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Home :: Archive :: 2002 :: October ::
St. Crispin's Day
The Shakespeare Conference: SHK 13.2135  Friday, 25 October 2002

From:           Al Magary <
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Date:           Thursday, 24 Oct 2002 16:01:55 -0700
Subject:        St. Crispin's Day

Today, Oct. 25, was the feast day of Sts. Crispin and Crispinian, and
the 587th anniversary of the Battle of Agincourt.  Shakespeare has Henry
V famously exhort his men by calling on Crispin (at 4.3.18ff):

        This day is called the Feast of Crispian.
        He that outlives this day and comes safe home
        Will stand a-tiptoe when this day is named
        And rouse him at the name of Crispian.
        He that shall see this day and live t'old age
        Will yearly on the vigil feast his neighbours
        And say, 'Tomorrow is Saint Crispian...'

And there are three more references to St. Crispin in this speech, for a
total of six.

It seems that Shakespeare merged Crispin and Crispinian into one, and
called him variously Crispin, Crispian, and Crispin Crispian.  Regarding
them in the plural, who were they?   Dr. Phyllis Jestice's "Saints of
the Day" daily email to the Medieval-Religion list has this:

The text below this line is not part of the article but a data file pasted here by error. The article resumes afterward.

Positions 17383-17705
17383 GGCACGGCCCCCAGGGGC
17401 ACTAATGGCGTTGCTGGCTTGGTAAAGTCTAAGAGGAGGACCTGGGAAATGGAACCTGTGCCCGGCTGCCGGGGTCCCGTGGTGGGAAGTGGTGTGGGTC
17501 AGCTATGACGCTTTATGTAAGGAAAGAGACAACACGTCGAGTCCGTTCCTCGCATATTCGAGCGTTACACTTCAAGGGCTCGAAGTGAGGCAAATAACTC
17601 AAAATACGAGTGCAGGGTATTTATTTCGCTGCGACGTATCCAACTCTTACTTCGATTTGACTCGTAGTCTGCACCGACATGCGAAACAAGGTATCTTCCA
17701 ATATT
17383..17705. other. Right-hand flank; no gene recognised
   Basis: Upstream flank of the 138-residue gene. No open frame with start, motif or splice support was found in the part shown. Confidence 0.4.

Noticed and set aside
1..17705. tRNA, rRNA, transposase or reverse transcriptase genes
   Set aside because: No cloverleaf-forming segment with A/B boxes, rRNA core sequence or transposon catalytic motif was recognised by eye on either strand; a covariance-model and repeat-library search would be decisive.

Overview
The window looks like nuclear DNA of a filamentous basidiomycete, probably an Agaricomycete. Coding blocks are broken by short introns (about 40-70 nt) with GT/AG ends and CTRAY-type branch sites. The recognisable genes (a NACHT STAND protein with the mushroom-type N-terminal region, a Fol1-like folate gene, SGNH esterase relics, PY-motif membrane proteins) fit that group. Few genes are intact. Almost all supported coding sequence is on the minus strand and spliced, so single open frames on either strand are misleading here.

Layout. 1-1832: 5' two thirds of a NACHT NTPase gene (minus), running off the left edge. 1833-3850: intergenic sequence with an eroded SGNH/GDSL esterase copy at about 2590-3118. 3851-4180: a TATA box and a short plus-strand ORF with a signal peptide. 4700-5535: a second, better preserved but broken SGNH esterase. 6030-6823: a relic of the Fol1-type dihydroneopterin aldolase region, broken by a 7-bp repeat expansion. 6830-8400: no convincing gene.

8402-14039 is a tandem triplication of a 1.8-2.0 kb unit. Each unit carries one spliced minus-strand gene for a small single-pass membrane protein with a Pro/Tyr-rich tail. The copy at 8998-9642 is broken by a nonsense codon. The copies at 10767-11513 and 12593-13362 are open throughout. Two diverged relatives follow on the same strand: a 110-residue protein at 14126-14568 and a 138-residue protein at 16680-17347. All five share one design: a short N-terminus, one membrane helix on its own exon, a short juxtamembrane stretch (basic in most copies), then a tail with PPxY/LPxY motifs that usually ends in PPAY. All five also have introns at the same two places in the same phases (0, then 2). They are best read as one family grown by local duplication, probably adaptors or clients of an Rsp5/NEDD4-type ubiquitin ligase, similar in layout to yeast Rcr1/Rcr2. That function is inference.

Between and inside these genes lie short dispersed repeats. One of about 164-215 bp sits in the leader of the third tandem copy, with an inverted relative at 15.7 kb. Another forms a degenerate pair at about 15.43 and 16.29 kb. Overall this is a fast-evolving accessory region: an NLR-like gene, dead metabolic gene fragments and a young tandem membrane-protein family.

"Crispin and Crispinian (d. c. 287) There are two alternative views on
these two brothers.  A late legend reports that they went to preach in
Gaul, where they lived as shoemakers until caught up in a persecution,
tortured, sentenced to a variety of lurid executions that all failed,
and were finally beheaded.  A more prosaic modern interpretation is that
they may have been early Roman martyrs whose relics were sent to
Soissons."

Gary Taylor's edition of H5 summarizes the link to Shakespeare by saying
that the brothers were the patron saints of shoemakers and that the
feast day was listed in Elizabethan and Jacobean almanacs, and was
important into the 17th century.  Brewer's Phrase & Fable elaborates by
saying the brothers were patron saints of not just shoemakers but also
saddlers and tanners.

But what accounts for Shakespeare's repeated invocation of "Crispian"?
The speech is startlingly democratic in its call, which suggests that
such references to Crispian would resonate strongly in the audience.
Were these French or Roman saints as popular as that in Protestant
England?

Al Magary

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